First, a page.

In the United States, almost 3 million people have tried acupuncture for many conditions including lower back pain, headaches and fibromyalgia. There is mounting evidence that acupuncture has a significant effect on pain symptoms, although many medical authorities claim that more research needs to be conducted to rule out the placebo effect (an effect in which a therapy works only because the patient believes it will).
Supporters of acupuncture believe that placing the needles in specific pressure points promotes production of natural pain killers called endorphins as well as increase blood flow to heal damaged nerve cells. A study performed in 2007 reported that more neuropathy patients who underwent acupuncture experienced pain relief than patients who only received traditional pain care.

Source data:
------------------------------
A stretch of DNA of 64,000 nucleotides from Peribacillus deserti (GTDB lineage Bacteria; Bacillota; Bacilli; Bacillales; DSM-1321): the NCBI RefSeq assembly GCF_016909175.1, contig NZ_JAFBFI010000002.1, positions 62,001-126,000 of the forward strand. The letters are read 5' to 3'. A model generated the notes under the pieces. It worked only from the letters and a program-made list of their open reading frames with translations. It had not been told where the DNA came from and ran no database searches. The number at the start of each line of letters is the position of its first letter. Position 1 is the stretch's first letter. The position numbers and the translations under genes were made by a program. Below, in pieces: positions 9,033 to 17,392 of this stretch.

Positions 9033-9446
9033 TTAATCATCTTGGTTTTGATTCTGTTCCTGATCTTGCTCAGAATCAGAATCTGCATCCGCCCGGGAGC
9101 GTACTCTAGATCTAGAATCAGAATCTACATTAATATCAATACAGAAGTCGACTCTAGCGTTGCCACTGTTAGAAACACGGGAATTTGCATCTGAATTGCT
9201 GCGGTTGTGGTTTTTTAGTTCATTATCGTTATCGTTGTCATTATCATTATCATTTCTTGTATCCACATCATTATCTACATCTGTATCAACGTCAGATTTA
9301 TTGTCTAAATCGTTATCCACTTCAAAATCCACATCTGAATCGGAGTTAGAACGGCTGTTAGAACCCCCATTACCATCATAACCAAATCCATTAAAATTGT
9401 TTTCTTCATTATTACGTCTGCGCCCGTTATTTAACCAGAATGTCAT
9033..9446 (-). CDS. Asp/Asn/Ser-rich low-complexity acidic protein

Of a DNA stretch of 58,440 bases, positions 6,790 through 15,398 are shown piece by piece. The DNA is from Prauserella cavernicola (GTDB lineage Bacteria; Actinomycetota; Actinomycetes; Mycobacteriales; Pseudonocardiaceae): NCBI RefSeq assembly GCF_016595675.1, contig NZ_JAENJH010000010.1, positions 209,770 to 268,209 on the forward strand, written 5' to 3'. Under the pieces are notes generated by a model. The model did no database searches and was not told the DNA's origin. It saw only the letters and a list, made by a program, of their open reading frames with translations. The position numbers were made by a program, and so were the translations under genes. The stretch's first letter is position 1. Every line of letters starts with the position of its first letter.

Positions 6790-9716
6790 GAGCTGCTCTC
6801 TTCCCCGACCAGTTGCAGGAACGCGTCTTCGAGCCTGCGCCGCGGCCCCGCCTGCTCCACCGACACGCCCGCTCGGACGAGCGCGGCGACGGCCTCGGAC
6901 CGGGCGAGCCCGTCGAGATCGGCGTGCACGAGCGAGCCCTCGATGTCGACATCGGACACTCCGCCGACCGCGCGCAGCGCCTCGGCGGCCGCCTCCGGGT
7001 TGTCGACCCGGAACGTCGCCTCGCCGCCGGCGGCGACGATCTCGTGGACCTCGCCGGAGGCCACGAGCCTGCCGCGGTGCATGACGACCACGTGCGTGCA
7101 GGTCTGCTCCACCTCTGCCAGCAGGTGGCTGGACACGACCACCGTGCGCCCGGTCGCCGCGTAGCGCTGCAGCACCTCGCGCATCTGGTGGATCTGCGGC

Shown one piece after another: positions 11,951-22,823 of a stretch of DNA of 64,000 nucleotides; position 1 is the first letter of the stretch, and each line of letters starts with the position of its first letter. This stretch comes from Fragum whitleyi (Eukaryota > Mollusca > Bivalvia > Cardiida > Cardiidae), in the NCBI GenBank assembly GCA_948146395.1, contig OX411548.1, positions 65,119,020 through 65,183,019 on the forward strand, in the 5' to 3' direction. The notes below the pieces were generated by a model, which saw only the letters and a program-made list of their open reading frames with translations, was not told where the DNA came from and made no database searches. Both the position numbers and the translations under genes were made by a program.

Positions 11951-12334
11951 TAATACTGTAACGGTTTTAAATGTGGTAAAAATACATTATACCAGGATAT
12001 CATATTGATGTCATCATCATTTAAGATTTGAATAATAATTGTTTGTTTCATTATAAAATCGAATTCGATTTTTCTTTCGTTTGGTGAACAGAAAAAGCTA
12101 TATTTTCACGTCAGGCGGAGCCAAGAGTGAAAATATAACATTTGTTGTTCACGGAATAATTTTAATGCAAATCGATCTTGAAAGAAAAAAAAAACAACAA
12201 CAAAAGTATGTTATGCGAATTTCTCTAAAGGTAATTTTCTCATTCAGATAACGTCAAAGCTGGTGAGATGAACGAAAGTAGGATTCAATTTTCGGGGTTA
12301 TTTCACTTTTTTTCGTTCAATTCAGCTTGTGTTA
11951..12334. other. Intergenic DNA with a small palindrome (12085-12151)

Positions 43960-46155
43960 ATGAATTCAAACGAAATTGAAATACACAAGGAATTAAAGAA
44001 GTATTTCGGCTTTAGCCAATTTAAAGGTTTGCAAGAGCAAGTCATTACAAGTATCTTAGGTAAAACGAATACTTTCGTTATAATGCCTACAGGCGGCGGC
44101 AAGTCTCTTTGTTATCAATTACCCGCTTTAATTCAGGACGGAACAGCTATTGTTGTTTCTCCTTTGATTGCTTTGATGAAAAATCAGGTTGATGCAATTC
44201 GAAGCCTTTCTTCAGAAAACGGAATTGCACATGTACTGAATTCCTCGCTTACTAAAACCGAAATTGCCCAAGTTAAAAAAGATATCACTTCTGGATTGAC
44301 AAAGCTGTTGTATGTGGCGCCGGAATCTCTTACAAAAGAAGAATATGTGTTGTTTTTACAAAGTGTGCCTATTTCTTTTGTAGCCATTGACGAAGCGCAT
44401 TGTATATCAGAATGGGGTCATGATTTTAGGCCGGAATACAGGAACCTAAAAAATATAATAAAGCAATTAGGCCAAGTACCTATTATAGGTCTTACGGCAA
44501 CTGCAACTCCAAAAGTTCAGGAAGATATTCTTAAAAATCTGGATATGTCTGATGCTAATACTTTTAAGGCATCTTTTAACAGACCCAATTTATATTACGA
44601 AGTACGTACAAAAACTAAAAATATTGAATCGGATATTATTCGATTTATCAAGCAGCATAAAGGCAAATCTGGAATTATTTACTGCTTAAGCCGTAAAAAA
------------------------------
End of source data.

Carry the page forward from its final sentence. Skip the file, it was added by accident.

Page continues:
How to Prepare for an Acupuncture Session
You may be somewhat apprehensive about getting an acupuncture treatment, but, in general, it is a simple, easy procedure. You should take some time to find a reputable acupuncturist in your area. Many acupuncture clinics can be found online along with reviews from prior patients, but you may also ask around personally.
Before you make an appointment, you should also verify that the acupuncturist is qualified. Most states have licensing procedure for acupuncturists, so you should find out if they are licensed by visiting the state’s professional licensure board.
Finally, discuss the treatment with the practitioner. You should inquire as to what the procedure will include, their success rates with similar patients, how often you will need to repeat the procedure and the cost of the sessions. You may also want to ask if your insurance is likely to cover the therapy.
Potential Risks with Acupuncture